{rr} Culture

Reflections on {rr} Growth: Five Years and Counting

David SelingerMoving day.

This morning, we open the doors to our brand new San Francisco headquarters at 633 Folsom in downtown SOMA, San Francisco. This is an emotional moment for me as I reflect on all of the amazing moments that have accompanied our insane growth over the past 5 years.

Our first office was a small 2-bedroom apartment rented at the Avalon apartments in Hayward, CA—where despite the high local crime rate, we flourished, building out our first production server clusters and developing much of the core software which ultimately led to our seed financing in 2007. Our only brush with neighborhood crime was when my co-founder Mike DeCourcey and I went to the bank to deposit $500,000 from our initial investors. The bank got stood up, but our deposit cleared just fine—thank goodness!

Co-founder Tyler Kohn contemplating whiteboard technology—and yes this is after cleaning up a bit

So we moved.

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Why I came back to RichRelevance

Yesterday marked a sweet homecoming of sorts for me. After six months working at another tech start-up, I returned to RichRelevance, where I had worked previously for 2.5 years. Start-up junkies love where they work for all the usual reasons: the chance to work with insanely brilliant peers and learn from visionary leaders; the ability to quickly accomplish things without being mired in process and bureaucracy; the flexible, fun and quirky work environment.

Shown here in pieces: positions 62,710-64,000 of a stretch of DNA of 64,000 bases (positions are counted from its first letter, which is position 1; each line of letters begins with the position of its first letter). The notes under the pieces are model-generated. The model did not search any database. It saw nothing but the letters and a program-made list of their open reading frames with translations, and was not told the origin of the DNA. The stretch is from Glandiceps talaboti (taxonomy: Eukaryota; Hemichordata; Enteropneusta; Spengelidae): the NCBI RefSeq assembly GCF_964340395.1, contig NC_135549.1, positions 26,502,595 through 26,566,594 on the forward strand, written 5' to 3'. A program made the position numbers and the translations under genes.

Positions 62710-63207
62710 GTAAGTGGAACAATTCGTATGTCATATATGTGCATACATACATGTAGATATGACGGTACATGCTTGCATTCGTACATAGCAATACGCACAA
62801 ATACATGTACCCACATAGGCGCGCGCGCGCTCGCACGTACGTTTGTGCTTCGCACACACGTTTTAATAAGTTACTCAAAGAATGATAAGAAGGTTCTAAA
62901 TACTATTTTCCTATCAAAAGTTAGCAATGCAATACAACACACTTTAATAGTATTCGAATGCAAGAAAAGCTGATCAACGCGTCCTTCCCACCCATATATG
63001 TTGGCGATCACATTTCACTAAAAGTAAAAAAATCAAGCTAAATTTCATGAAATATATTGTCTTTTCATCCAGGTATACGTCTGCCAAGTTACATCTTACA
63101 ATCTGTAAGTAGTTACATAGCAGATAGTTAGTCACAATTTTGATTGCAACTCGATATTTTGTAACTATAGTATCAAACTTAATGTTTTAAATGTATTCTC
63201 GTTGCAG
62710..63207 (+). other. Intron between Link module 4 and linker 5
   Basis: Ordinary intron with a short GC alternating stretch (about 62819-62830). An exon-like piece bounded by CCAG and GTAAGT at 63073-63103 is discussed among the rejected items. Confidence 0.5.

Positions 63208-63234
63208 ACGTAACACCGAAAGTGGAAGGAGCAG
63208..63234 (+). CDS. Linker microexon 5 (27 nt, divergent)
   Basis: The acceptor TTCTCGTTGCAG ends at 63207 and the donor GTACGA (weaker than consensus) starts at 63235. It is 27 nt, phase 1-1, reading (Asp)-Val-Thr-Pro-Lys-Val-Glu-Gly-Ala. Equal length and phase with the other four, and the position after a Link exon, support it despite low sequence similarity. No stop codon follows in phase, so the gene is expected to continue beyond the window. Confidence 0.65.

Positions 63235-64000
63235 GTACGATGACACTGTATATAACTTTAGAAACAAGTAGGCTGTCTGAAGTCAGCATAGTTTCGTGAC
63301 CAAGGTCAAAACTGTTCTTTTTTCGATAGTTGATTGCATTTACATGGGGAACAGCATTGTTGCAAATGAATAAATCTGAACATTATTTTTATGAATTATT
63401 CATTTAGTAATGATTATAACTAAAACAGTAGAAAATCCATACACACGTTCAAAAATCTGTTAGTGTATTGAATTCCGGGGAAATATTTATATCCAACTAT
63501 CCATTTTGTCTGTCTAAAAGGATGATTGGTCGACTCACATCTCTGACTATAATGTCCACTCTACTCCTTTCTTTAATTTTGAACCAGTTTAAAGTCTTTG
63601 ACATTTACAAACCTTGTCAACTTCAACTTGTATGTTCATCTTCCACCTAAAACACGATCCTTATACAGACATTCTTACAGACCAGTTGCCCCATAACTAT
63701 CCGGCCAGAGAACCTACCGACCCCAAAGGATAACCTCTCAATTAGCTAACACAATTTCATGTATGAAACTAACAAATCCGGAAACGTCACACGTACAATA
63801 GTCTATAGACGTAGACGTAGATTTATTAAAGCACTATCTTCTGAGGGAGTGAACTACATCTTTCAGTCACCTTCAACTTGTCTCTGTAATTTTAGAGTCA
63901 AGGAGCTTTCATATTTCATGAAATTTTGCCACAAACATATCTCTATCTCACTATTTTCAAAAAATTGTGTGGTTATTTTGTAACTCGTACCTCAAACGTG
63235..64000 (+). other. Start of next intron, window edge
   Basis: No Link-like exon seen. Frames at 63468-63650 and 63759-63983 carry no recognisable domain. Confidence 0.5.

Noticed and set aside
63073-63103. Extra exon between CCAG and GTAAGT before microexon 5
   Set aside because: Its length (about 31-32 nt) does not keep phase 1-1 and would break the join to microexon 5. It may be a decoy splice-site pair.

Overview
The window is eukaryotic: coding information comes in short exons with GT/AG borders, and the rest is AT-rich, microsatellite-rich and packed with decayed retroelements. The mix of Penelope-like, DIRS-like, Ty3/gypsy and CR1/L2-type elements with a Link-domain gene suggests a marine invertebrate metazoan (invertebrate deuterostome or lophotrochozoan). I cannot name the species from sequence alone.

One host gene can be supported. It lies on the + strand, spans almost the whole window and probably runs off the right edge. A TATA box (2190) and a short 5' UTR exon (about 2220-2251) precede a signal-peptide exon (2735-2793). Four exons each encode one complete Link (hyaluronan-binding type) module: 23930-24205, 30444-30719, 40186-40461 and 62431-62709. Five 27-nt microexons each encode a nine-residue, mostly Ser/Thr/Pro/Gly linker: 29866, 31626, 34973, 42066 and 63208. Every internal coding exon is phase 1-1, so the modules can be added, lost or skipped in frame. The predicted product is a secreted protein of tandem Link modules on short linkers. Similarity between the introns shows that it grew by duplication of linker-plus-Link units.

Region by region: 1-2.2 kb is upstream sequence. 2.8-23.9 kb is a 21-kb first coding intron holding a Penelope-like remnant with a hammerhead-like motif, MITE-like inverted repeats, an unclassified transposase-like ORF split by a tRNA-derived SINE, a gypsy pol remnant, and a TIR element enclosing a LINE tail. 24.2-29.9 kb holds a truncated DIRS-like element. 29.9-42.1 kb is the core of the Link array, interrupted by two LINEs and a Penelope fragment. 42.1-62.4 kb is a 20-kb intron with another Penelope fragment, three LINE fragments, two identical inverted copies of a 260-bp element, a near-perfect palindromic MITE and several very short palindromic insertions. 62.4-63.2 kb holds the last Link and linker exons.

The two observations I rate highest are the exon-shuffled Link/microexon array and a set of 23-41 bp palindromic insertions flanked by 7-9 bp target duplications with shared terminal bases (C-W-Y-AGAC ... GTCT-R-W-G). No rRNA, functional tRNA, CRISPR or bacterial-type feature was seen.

But while many start-ups possess these core components, only a handful manage to distinguish themselves with that extra something that makes a workplace worth returning to. As cliché as it sounds, company culture is the invisible glue that bonds employees together. But culture extends far beyond a written manifesto that you wish for your employees to aspire to. Never successful as a top down initiative, it springs unprompted and perpetuates rapidly among peers, whether in accordance or not with a company’s desired values.

Now back at RichRelevance, I’m happy to find that the mutual respect, consideration and care that my fellow co-workers naturally share for one another continue to be mainstays of the {rr} culture—something that I experienced back in the early days, when I was employee #36. After my return was announced, I was showered with heartfelt communications; my first day on the job, I was greeted with “welcome back” hugs from friends old and new. I was informed that my favorite frozen yogurt place on Sansome had closed, and provided suggestions for new afternoon treat venues. My laptop, phone and an afternoon of meetings were set up for me so that I could have a productive and satisfying first day. Surrounded by the goofy humor and laughter of my colleagues, everything clicked easily back into place, as if I had never left.

As Day One of RichRelevance 2.0 drew to a close, I couldn’t help feeling a bit Dorothy-like—after she’s tapped her heels three times. There’s simply no place like home.

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